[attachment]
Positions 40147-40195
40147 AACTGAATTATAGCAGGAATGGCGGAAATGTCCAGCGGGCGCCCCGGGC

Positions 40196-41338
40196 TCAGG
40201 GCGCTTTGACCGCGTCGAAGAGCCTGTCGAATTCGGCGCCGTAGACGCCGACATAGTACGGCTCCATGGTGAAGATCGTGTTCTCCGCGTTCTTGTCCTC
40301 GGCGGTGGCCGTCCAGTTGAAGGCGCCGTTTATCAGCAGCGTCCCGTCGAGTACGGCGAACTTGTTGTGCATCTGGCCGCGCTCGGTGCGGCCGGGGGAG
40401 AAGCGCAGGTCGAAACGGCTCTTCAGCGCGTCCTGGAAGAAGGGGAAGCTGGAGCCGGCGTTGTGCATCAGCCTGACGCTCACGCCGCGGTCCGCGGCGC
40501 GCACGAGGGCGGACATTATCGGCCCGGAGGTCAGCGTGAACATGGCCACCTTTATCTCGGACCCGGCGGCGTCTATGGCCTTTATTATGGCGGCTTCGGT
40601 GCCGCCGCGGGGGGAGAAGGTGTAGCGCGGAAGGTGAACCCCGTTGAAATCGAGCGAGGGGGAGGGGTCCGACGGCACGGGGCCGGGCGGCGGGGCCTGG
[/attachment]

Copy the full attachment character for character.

Positions 40147-40195
40147 AACTGAATTATAGCAGGAATGGCGGAAATGTCCAGCGGGCGCCCCGGGC

Positions 40196-41338
40196 TCAGG
40201 GCGCTTTGACCGCGTCGAAGAGCCTGTCGAATTCGGCGCCGTAGACGCCGACATAGTACGGCTCCATGGTGAAGATCGTGTTCTCCGCGTTCTTGTCCTC
40301 GGCGGTGGCCGTCCAGTTGAAGGCGCCGTTTATCAGCAGCGTCCCGTCGAGTACGGCGAACTTGTTGTGCATCTGGCCGCGCTCGGTGCGGCCGGGGGAG
40401 AAGCGCAGGTCGAAACGGCTCTTCAGCGCGTCCTGGAAGAAGGGGAAGCTGGAGCCGGCGTTGTGCATCAGCCTGACGCTCACGCCGCGGTCCGCGGCGC
40501 GCACGAGGGCGGACATTATCGGCCCGGAGGTCAGCGTGAACATGGCCACCTTTATCTCGGACCCGGCGGCGTCTATGGCCTTTATTATGGCGGCTTCGGT
40601 GCCGCCGCGGGGGGAGAAGGTGTAGCGCGGAAGGTGAACCCCGTTGAAATCGAGCGAGGGGGAGGGGTCCGACGGCACGGGGCCGGGCGGCGGGGCCTGG